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Winter weather set to narrow US gas storage surplus as NYMEX nears $3


Heating demand headed for seasonal high

Prompt gas futures up 42 cents on year

  • Author
  • Jeremy Beaman    J Robinson
  • Editor
  • Benjamin Morse
  • Commodity
  • Natural Gas Upstream

The US gas storage surplus could narrow by triple digits over the next several weeks as frigid weather fuels a major spike in domestic heating demand, resetting the market outlook for the balance of winter.

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Current forecasts call for below-normal temperatures to sweep most of the country through at least the third week of January, including in the Midwest, where dozens of cities experienced their warmest Christmas holidays on record. Over the coming weekend, the region could see temperatures fall as much as 20 degrees below normal, while temperatures in the Rockies and Southeast are also forecast to trail regional averages, according to data from S&P Global Commodity Insights.

Overall, nearly the entire Lower 48 can expect to see below-normal temperatures Jan. 13-21, with Midwest states given the highest probability in the National Weather Service's latest outlooks.

The cold spell is expected to send gas-fired heating demand climbing beyond 50 Bcf/d for the first time of the 2023-2024 season and to inflate the size of storage withdrawals over the next few weeks, having already started with the week ended Jan. 5. S&P Global's latest supply-demand model estimates the US gas market saw a larger-than-average 111-Bcf withdrawal from storage in the most recent week.

For the current week ending Jan. 12, S&P Global analysts are expecting a 163-Bcf withdrawal from storage to be followed up by a 229-Bcf draw in the week to Jan. 19, both of which would also be outsized compared with the five-year average and year-ago withdrawals.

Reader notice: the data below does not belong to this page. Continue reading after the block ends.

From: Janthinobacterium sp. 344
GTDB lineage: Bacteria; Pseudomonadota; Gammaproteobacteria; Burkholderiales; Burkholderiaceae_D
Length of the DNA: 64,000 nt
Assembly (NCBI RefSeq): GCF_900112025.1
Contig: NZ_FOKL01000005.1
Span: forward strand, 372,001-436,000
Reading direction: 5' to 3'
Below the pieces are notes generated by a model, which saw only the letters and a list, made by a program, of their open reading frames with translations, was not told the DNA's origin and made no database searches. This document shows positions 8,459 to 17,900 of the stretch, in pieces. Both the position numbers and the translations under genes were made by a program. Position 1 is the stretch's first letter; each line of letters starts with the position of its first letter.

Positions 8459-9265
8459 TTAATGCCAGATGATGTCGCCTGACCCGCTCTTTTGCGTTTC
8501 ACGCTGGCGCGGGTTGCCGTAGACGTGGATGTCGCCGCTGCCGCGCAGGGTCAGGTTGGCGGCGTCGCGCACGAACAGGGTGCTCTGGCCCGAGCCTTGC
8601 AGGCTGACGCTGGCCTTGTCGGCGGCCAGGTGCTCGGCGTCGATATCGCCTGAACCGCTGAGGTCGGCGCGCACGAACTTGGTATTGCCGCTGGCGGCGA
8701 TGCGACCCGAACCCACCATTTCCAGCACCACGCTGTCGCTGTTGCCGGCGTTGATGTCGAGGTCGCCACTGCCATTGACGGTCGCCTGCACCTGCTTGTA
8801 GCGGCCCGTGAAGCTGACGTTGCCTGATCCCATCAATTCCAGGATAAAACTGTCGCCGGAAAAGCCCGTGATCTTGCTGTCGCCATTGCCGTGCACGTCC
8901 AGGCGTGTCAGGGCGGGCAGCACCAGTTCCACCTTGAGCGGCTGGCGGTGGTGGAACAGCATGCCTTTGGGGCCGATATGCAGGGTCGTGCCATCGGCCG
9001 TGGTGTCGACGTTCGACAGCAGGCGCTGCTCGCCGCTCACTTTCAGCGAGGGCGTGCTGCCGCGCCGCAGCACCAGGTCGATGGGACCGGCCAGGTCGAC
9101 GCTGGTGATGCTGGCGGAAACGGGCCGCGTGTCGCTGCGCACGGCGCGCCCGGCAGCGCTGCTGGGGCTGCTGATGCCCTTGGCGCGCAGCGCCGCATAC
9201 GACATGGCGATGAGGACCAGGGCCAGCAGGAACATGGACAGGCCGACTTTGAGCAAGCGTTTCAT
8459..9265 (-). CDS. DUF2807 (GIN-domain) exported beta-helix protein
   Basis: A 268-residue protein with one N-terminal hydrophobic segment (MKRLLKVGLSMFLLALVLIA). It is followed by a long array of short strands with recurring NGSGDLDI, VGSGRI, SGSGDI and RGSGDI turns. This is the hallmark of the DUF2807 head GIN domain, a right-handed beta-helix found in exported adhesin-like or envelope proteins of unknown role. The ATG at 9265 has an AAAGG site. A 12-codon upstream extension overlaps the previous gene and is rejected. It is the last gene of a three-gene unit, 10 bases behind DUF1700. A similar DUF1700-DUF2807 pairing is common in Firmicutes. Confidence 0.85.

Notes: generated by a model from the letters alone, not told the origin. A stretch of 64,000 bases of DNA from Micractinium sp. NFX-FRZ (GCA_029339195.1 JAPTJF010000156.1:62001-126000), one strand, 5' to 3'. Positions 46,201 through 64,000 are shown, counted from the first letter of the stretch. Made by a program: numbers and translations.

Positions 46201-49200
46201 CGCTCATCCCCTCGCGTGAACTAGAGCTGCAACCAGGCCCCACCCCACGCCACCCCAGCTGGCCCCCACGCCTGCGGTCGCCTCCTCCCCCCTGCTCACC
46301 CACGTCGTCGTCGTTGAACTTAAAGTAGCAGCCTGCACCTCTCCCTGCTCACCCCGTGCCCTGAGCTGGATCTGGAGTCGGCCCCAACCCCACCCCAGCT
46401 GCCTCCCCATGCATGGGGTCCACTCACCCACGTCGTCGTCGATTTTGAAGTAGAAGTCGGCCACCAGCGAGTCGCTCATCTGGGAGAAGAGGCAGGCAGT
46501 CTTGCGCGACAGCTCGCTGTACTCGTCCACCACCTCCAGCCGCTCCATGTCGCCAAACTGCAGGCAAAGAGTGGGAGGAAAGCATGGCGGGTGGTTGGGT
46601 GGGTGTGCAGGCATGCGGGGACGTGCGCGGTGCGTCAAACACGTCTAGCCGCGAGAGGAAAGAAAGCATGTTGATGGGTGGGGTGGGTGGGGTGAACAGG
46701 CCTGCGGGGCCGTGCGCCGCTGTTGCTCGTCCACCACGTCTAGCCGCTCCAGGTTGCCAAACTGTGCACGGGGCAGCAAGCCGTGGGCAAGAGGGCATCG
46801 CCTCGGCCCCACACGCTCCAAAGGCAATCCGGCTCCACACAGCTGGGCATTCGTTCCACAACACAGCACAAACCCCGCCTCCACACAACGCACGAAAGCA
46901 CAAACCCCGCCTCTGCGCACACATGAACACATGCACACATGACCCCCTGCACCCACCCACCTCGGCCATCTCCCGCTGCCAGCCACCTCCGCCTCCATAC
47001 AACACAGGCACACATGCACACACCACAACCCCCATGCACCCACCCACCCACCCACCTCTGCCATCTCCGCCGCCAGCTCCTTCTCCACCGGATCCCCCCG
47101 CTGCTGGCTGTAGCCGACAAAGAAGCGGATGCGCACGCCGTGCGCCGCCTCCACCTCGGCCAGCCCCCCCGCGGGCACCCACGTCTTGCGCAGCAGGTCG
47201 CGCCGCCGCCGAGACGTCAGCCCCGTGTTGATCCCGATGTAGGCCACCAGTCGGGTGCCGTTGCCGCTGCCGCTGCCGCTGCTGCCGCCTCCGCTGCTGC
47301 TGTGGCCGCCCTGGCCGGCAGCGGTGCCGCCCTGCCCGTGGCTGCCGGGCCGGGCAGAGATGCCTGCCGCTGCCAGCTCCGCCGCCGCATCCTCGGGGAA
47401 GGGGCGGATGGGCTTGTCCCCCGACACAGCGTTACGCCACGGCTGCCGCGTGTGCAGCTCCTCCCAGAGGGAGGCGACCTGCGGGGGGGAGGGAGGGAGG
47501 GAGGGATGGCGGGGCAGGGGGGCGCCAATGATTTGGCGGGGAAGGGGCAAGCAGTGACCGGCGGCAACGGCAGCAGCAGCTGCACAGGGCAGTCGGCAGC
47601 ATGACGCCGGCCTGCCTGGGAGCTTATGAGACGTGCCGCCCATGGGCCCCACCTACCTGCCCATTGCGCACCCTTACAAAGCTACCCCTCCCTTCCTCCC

By the end of that three-week stretch, inventory would fall from 3.476 Tcf to 2.973 Tcf, with the surplus to the five-year average dropping from 13% to end 2023 to about 10% by mid-January.

Reversing the trend

From the gas market's perspective, weather conditions through the end of 2023 were underwhelming on the whole, limiting gas-fired heating demand and contributing to a suite of mostly smaller-than-average withdrawals from gas storage.

As of Dec. 29, Lower 48 gas storage had fallen to 3.476 Tcf on a 14-Bcf withdrawal, while the surplus to the five-year average rose to 399 Bcf, or 13% above average, according to data from the US Energy Information Administration.

The surplus to year-ago inventory levels, which saw steep withdrawals in late December 2022 because of Winter Storm Elliott, rose to 553 Bcf in the same week, or nearly 19% above its corresponding-week level last winter.

"It's just a massive number that if we get any kind of warming, if the forecast were to shift then, I mean it could be -- it could get ugly rather quickly," Bob Yawger, an analyst with Mizuho Group, said in an interview, referring to the storage surplus and the potentially bearish market impact that could result from warmer-than-expected weather.

Yawger said he suspects the final full week of December marked the peak of the storage surplus for this season, predicting also that the EIA will report a 100-plus Bcf withdrawal for the week ended Jan. 5.

Demand data indicate gas market fundamentals tightened into the new year, supporting a larger week-on-week withdrawal than the 14 Bcf reported for the final week of 2023.

In December, US heating demand averaged about 34.4 Bcf/d but rose to start January as winter weather made its way east. In the week to Jan. 5, heating demand averaged about 42.2 Bcf/d, climbing nearly 32% from the prior week's roughly 32 Bcf/d, S&P Global data showed.

Over the coming weeks, heating demand is forecast to continue rising to average above 46 Bcf/d Jan. 9-22.

The demand outlook is yielding support to NYMEX prompt-month gas futures, which are up 42 cents since 2024 trading kicked off on Jan. 2. The February contract gained 8 cents Jan. 8 to settle at $2.98/MMBtu, data from CME Group showed.